Tim Paine has suggested that Australia are likely to vary their pace bowling attack in each Ashes Test according to conditions.
There has been much speculation over the make-up of the Australian attack for the first Test at Edgbaston, with Mitchell Starc, Peter Siddle and Josh Hazlewood set to compete for one place.
Captain Paine is delighted with the strength in depth of his bowling unit and says selections will be made based on each Test, not just what the bowlers have done in the past.
“Reputation counts. Guys have had long, successful careers and we know how good they are. We are in a really good situation at the moment where we have a number of quality fast bowlers in particular,” Paine said.
“We’ve looked at what has happened over here previously. We want to make sure that every Test we go into we are picking the right bowlers for the conditions that we are faced with.
“We are lucky that we feel we have a lot of bases covered. It’s up to us to come up with the best combinations to take 20 wickets.”
Paine added: “I have (settled on a team) but I don’t get the final say so we’ll have a team tomorrow at the toss.
“Our quicks that have been here before have learned lessons from being here before. It’s important that we learn from them and put what we’ve learned into practice in this series.”
Paine was instated as Australia Test captain after Steve Smith was stripped of the role for his part in the ball-tampering scandal of last year.
But Paine has just one first-class century in his career and some have questioned his place in the side with the bat.
“No, I do not at all (feel I have to justify my place),” Paine said. “I’m 34 years old, I don’t really care about my place in the side any more. I’m here to do a job.
“I’ve been put in this team to captain and wicket-keep to the best of my ability and I’ve said before at 34 years of age, if you are looking further ahead than the next Test match you are kidding yourself.
“I’m not going to waste time looking over my shoulder. I’m enjoying the job that I’m doing.”
Paine believes his side are capable of being the first Australia team to win the Ashes in England since 2001.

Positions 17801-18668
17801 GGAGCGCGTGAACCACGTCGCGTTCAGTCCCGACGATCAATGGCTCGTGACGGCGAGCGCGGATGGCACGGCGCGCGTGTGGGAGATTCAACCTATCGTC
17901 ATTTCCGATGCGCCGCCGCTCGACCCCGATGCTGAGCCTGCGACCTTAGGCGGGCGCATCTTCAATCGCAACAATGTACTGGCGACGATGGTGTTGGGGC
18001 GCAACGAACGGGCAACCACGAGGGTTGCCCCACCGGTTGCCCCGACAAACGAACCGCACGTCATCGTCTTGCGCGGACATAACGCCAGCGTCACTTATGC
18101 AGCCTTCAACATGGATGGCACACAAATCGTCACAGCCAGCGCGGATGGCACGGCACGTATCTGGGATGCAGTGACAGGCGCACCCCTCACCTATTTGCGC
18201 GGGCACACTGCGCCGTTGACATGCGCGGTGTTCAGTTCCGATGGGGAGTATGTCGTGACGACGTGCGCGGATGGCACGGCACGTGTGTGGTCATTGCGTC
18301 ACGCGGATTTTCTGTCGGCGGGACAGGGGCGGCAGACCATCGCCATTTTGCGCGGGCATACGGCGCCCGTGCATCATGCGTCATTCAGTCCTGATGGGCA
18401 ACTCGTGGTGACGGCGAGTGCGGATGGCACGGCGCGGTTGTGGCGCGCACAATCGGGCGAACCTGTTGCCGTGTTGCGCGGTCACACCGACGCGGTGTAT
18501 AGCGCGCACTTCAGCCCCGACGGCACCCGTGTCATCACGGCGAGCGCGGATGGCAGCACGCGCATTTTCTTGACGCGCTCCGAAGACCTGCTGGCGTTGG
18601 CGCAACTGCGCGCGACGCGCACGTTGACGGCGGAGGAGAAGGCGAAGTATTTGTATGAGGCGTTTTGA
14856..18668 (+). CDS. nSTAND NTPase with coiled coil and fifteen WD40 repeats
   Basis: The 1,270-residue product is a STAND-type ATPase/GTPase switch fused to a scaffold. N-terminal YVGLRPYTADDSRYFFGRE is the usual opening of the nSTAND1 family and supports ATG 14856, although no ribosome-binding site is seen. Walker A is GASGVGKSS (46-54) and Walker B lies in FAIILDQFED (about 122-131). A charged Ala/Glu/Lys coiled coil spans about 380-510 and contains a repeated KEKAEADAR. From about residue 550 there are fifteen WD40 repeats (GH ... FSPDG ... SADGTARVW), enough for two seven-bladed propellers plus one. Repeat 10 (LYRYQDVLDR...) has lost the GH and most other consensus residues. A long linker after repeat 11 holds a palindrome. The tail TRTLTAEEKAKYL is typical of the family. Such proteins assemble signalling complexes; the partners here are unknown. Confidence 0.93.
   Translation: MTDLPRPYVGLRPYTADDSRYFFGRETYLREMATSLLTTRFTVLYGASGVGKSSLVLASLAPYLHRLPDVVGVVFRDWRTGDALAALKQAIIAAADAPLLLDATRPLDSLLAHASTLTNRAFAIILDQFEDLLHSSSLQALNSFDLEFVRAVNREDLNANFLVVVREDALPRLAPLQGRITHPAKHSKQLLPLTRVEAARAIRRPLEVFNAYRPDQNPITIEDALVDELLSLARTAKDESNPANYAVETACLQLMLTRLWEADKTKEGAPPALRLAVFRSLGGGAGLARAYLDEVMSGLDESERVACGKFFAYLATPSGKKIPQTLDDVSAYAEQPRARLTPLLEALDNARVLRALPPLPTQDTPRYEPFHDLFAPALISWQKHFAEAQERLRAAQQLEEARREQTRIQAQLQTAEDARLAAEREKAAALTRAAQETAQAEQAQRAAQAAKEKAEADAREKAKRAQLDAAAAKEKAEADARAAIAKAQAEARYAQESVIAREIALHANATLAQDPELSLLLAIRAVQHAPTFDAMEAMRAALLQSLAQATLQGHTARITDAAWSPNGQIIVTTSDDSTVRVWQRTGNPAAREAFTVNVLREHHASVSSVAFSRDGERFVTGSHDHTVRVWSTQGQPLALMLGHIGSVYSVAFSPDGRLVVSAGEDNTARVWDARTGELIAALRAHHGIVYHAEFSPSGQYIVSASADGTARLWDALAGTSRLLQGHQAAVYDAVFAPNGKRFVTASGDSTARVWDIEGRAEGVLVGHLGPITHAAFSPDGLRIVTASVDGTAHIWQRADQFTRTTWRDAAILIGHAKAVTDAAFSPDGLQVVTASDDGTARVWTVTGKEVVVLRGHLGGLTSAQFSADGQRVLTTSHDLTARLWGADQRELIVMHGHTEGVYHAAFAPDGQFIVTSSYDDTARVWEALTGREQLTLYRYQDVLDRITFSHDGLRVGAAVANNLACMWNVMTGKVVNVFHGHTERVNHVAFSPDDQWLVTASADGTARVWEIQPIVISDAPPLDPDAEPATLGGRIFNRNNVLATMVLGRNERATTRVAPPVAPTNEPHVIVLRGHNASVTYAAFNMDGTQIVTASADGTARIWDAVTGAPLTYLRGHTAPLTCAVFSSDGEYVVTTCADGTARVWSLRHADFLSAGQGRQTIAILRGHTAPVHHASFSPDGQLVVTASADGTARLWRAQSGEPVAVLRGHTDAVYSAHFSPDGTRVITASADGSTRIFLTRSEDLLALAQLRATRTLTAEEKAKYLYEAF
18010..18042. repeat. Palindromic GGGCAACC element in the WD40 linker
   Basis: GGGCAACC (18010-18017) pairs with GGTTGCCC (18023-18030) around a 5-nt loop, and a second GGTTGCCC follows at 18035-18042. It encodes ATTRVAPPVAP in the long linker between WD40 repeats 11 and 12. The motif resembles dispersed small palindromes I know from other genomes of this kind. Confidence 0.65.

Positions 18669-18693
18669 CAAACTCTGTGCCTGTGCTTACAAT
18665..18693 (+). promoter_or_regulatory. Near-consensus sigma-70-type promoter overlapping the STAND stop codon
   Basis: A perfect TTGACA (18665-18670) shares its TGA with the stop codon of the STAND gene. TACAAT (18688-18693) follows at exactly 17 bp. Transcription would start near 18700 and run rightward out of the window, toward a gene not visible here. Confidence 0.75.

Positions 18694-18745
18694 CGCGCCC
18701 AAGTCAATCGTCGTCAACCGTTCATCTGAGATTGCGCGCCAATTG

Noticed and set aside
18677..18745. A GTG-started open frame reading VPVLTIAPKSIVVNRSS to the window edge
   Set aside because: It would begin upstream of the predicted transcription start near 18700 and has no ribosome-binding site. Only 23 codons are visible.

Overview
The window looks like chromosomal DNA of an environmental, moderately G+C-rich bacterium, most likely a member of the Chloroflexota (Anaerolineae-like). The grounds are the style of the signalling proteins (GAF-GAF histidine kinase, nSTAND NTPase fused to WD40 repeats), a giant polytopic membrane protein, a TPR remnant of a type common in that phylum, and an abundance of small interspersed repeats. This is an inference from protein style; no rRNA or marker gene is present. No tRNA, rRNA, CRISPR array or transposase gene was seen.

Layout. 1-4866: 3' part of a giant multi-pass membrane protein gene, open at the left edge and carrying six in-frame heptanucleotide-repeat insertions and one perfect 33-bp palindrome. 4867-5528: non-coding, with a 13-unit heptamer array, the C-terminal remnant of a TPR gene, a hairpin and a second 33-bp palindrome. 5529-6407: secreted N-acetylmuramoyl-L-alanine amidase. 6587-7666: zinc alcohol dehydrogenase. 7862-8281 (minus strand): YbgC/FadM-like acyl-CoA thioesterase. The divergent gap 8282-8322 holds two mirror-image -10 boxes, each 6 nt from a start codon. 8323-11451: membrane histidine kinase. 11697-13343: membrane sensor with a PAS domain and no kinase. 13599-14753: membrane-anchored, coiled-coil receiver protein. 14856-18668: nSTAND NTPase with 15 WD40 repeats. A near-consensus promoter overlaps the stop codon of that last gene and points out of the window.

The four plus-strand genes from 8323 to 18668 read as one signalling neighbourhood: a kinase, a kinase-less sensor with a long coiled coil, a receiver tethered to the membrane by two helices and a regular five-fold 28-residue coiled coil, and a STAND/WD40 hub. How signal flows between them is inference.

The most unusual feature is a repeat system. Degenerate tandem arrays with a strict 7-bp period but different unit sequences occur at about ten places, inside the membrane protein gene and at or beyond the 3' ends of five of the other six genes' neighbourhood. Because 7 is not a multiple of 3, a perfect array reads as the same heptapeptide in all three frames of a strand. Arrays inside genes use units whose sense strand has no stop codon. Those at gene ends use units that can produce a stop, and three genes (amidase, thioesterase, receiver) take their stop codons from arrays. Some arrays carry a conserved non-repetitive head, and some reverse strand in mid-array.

“(The Ashes) means a hell of a lot. Every time you play Test cricket against anyone it’s a real honour to be out there representing your country,” Paine said.
“The history of the Ashes takes that to another level. We are excited, we have an opportunity to come to England and do something that even some of our great teams haven’t managed to do in the last 20 years.
“We have the self-belief that we can do it. Everyone can’t wait.”
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Australia’s track record of late at Edgbaston does not bode well for visitors’ chances in the first Ashes Test against England but skipper Tim Paine remains unfazed by the prospect.
The Aussie are yet to win a match at the ground since 2001 when they last captured the Ashes series on England soil and have since gone on to taste nine losses and one draw across all three formats at Edgbaston.
In contrast, Edgbaston has been a near fortress for hosts England with the side unbeaten in nine Tests at the venue since their last defeat to South Africa in 2008. In fact, the hosts have now won 11 matches on the trot at the venue coming into Thursday’s Test.
Despite their dismal track record, Paine feels that the venue for the Ashes series opener is ultimately inconsequential for his side.
“Regardless of where it is, obviously we want to get off to a good start in the Ashes,” the wicketkeeper-batsman was quoted as saying by cricket.com.au.
“It’s really important that you get some momentum early in a big series like this. We haven’t spoken about whether Edgbaston is a fortress for them, because that’s irrelevant.
“It’s about being clear on what we want to do, both individually and as a team. If we can be really clear, come out and execute well, it doesn’t matter if we play at Edgbaston or on the moon, we think our best cricket is good enough.”
It was at Edgbaston itself that England beat Australia in the semi-final on their way to a maiden World Cup title earlier this month. Paine, however, is surprised at the pitch for the first Test and believes it could suit Australia’s strengths.
“The pitch looked a bit different,” the Aussie skipper stated.
“I must admit I was expecting a bit of a green top – it’s certainly a different colour than I expected but there is a thick covering of grass on it.
“Given there’s been a lot of rain, and the overcast skies here, I think the Dukes ball is going to swing around and it looks like, if anything, there might be a bit more pace in it than I was expecting, which again might suit us.”
Sri Lanka captain Dimuth Karunaratne won the toss and chose to bat in the third one-day international against Bangladesh at R. Premadasa Stadium in Colombo on Wednesday.
The hosts will be looking to sweep the series after winning the first two matches by 91 runs and seven wickets respectively.
Sri Lanka made four changes from Sunday’s match, bringing in Dasun Shanaka, Shehan Jayasuriya, Kasun Rajitha and Wanindu Hasaranga for Lahiru Thirimanne, Akila Dananjaya, Nuwan Pradeep and Isuru Udana.
Bangladesh made two changes with Rubel Hossain and Anamul Haque coming in for Mustafizur Rahman and Mosaddek Hossain in their bid for a consolation win.
Sri Lanka: Dimuth Karunaratne (capt), Kusal Perera, Avishka Fernando, Kusal Mendis, Angelo Mathews, Dasun Shanaka, Dhananjaya de Silva, Shehan Jayasuriya, Kasun Rajitha, Wanindu Hasaranga, Lahiru Kumara
Bangladesh: Tamim Iqbal (capt), Soumya Sarkar, Mohammad Mithun, Mushfiqur Rahim, Mahmudullah Riyad, Anamul Haque, Sabbir Rahman, Mehidy Hasan, Taijul Islam, Shafiul Islam, Rubel Hossain
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